Efforts to Free Israeli Whistleblower | Sojourners

Efforts to Free Israeli Whistleblower

North Korea's announcement in March that it would no longer be bound by the nuclear Non-Proliferation Treaty was met with international alarm and approbation. But some observers feel the most significant proliferation issue today revolves not around North Korea's attempts to acquire the bomb -- nor even that of Iran or Iraq -- but rather the supposedly secret nuclear arsenal of Israel.

Israel's nuclear weapons program "presents a tremendous danger in this fragile region," Israeli peace activist Gideon Spiro told Sojourners. "We're certainly happy that Iraq is in the process of dismantling its weapons of mass destruction, but if you neglect the Israeli bomb you cannot prevent others from having it." A senior Iranian official, for example, told the German weekly Stern last year that Israel's nuclear arsenal "leaves us no choice but to acquire the same weaponry."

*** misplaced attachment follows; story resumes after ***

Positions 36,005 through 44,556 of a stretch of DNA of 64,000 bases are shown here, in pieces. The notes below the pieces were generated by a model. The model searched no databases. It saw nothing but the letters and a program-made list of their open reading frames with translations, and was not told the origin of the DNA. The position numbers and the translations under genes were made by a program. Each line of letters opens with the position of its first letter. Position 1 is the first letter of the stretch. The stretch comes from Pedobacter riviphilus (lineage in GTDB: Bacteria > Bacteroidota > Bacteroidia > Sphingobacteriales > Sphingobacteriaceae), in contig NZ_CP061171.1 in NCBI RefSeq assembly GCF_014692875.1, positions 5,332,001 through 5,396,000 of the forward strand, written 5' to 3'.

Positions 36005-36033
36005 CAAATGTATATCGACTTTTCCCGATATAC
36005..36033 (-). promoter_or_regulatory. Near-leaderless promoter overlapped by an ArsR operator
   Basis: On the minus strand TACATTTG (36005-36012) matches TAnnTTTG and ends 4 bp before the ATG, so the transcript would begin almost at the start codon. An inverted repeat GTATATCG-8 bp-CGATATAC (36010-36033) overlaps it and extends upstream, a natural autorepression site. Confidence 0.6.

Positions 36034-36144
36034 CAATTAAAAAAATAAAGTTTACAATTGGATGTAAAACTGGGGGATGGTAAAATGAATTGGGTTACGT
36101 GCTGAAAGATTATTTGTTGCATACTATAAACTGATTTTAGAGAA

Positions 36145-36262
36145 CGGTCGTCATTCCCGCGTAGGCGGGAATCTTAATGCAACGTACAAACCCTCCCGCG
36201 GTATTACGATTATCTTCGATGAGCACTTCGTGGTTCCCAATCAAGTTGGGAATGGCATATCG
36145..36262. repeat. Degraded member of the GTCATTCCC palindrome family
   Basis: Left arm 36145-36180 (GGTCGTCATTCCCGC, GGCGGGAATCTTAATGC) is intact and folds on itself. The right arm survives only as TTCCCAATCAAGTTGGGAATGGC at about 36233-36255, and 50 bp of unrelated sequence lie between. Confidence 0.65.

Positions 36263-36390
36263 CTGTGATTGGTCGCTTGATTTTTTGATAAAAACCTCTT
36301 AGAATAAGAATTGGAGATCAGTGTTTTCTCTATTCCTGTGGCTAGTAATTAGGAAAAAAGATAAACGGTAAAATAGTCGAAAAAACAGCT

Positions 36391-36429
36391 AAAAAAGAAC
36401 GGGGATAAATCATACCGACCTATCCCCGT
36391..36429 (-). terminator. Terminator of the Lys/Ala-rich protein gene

The Israeli government and its supporters in the West -- including the U.S. government -- have for decades ignored or denied the existence of Israel's nuclear arsenal. The conspiracy of silence was broken in 1986 when a technician at Israel's nuclear production plant near Dimona revealed to the London Sunday Times that Israel had as many as 200 state-of-the-art nuclear weapons, putting Israel's arsenal on a level with that of China, France, and Great Britain.

The worker who blew the whistle on the "secret" Israeli weapons -- Mordechai Vanunu -- was kidnapped in Europe that year by the Israeli Mossad and, after a secret trial, sentenced to 18 years in solitary confinement -- in conditions Amnesty International has called "cruel, inhuman, and degrading." Spiro, head of a Jerusalem-based group working to secure Vanunu's release, believes Vanunu is being persecuted because he said things that "nobody wanted to hear."

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Sojourners Magazine May 1993
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